Forbes: Native American Winter Counts As Unique Archives For Climate Research. “Climate scientists can use various sources to reconstruct the past climate. Natural archives, like trees or glaciers, provide temperature and precipitation records. Written documents provide records of the weather and its impact on society. In Europe descriptions of notable weather events date back to medieval times. In Asia descriptions linked to the weather, like harvest time, date back to antiquity. But what about societies who didn’t develop written records? Well, there are other ways to keep a record of the weather.”

Recode: As the merger is completed, layoffs of up to 1,000 jobs at the combined AOL and Yahoo are expected. “According to sources, layoffs are expected to take place across AOL and Yahoo that could number up to 1,000 jobs. That is less than 20 percent of the combined company, according to sources. This action is not unexpected, given that both companies have a lot of redundancies, including in human resources, finance, marketing and general administration.”


Ars Technica: You’ll never guess where Russian spies are hiding their control servers. “According to a report published Tuesday by researchers from antivirus provider Eset, a recently discovered backdoor Trojan used comments posted to Britney Spears’s official Instagram account to locate the control server that sends instructions and offloads stolen data to and from infected computers. The innovation—by a so-called advanced persistent threat group known as Turla—makes the malware harder to detect because attacker-controlled servers are never directly referenced in either the malware or in the comment it accesses.”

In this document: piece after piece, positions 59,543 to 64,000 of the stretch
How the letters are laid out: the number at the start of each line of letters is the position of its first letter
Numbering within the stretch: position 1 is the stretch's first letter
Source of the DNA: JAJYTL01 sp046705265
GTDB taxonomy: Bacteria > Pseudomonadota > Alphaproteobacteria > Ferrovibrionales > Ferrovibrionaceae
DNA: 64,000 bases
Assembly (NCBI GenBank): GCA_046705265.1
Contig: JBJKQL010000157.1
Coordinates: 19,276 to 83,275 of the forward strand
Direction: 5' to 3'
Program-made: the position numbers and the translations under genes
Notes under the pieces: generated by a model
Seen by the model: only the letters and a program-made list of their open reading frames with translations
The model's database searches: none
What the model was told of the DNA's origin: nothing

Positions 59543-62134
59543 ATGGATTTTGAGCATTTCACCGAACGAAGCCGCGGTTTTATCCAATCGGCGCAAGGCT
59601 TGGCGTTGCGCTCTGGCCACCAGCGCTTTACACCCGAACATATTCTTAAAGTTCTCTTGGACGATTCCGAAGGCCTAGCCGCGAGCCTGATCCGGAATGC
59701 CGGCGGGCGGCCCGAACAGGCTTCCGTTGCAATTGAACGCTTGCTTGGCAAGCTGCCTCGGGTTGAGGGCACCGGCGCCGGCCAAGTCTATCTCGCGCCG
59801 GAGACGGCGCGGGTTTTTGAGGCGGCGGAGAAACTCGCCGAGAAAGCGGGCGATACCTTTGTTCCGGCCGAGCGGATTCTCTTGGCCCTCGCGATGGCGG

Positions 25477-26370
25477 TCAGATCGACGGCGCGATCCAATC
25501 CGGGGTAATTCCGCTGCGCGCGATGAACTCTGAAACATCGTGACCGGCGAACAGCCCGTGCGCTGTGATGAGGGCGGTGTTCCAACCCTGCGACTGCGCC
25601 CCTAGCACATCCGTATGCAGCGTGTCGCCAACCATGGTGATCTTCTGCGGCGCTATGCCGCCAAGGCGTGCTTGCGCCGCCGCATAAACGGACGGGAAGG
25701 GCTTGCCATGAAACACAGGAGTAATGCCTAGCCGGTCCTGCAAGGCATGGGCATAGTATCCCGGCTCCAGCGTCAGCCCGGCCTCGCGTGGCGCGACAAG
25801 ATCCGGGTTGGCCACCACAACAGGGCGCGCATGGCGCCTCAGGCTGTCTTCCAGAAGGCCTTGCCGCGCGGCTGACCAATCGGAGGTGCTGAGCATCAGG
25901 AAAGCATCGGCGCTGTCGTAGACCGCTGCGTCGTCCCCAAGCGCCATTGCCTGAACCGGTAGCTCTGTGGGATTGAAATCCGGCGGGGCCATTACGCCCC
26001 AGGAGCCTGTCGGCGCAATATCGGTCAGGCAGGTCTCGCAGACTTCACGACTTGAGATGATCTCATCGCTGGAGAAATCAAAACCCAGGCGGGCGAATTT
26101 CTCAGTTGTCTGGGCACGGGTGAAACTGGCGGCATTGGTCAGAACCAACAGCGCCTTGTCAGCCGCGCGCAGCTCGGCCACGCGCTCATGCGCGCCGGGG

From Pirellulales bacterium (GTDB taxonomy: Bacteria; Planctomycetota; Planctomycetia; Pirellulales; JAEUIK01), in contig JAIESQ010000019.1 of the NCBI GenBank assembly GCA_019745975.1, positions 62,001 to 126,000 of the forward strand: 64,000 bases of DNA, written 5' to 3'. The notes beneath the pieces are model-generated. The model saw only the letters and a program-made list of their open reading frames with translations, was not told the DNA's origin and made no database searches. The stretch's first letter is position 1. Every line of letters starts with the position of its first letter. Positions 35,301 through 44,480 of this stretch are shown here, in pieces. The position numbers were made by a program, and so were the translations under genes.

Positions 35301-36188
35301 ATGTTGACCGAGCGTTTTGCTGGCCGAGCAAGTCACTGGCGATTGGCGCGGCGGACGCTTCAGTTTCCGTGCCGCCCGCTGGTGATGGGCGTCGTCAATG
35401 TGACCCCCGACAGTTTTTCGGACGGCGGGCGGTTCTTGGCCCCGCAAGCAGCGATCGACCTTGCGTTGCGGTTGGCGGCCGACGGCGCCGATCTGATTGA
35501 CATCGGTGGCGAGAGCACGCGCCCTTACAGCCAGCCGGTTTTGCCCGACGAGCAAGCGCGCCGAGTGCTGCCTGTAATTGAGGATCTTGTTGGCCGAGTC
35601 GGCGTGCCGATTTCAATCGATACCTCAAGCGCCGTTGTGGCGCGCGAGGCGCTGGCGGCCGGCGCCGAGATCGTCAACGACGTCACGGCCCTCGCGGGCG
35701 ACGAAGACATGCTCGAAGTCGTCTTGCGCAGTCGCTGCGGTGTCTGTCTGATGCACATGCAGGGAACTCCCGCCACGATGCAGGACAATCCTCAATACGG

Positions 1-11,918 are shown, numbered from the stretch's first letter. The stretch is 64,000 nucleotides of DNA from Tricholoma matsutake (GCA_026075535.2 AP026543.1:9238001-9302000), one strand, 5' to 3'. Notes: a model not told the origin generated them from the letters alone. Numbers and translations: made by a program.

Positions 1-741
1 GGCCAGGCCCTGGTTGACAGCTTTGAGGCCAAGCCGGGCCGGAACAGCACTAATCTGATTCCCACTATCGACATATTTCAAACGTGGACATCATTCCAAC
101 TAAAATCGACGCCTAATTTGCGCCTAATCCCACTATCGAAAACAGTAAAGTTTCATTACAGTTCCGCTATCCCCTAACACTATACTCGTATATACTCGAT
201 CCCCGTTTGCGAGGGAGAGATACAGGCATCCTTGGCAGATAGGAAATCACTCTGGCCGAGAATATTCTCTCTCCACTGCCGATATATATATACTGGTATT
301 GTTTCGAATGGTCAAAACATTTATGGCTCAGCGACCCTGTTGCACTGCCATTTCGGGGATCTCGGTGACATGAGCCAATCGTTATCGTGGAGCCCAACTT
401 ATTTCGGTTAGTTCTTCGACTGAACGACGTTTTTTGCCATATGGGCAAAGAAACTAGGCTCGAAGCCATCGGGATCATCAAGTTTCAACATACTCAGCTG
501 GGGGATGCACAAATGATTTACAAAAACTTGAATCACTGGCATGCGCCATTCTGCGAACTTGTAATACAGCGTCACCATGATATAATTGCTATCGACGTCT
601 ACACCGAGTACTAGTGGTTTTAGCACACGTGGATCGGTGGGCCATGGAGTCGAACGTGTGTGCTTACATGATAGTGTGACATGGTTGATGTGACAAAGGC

RESEARCH & OPINION Fake online profiles easier to fish out with new software tool. “Researchers have trained computer models to spot social media users who make up information about themselves – known as catfishes. The system is designed to identify users who are dishonest about their age or gender. Scientists believe it could have potential benefits for helping to ensure the safety of social networks.”

Sunlight Foundation: On Trump, Twitter and transparency. “As with any tweet by @POTUS, the public should be able to know who wrote a @realDonaldTrump tweet. Someday, perhaps Twitter or Facebook will work with a White House to show tweets or updates written by a president differently, adding a Verified layer that acts as a watermark or a simple annotation in the meta data that changes how the text is displayed. In the meantime, there are two strategies to address this…”


Gizmodo: 4000 Google Earth Photos Were Edited And Assembled Into This Dizzying Race Across The Earth. “You don’t always need a wealthy record label to create a memorable music video. As YouTube’s Adnaan demonstrates, all you need is access to the massive archive of satellite photos on Google Earth, and enough time to painstakingly assemble over 4000 of them into a frantic race across the Earth.” Caravan Palace as the soundtrack, so you know you can’t miss. Good morning, Internet…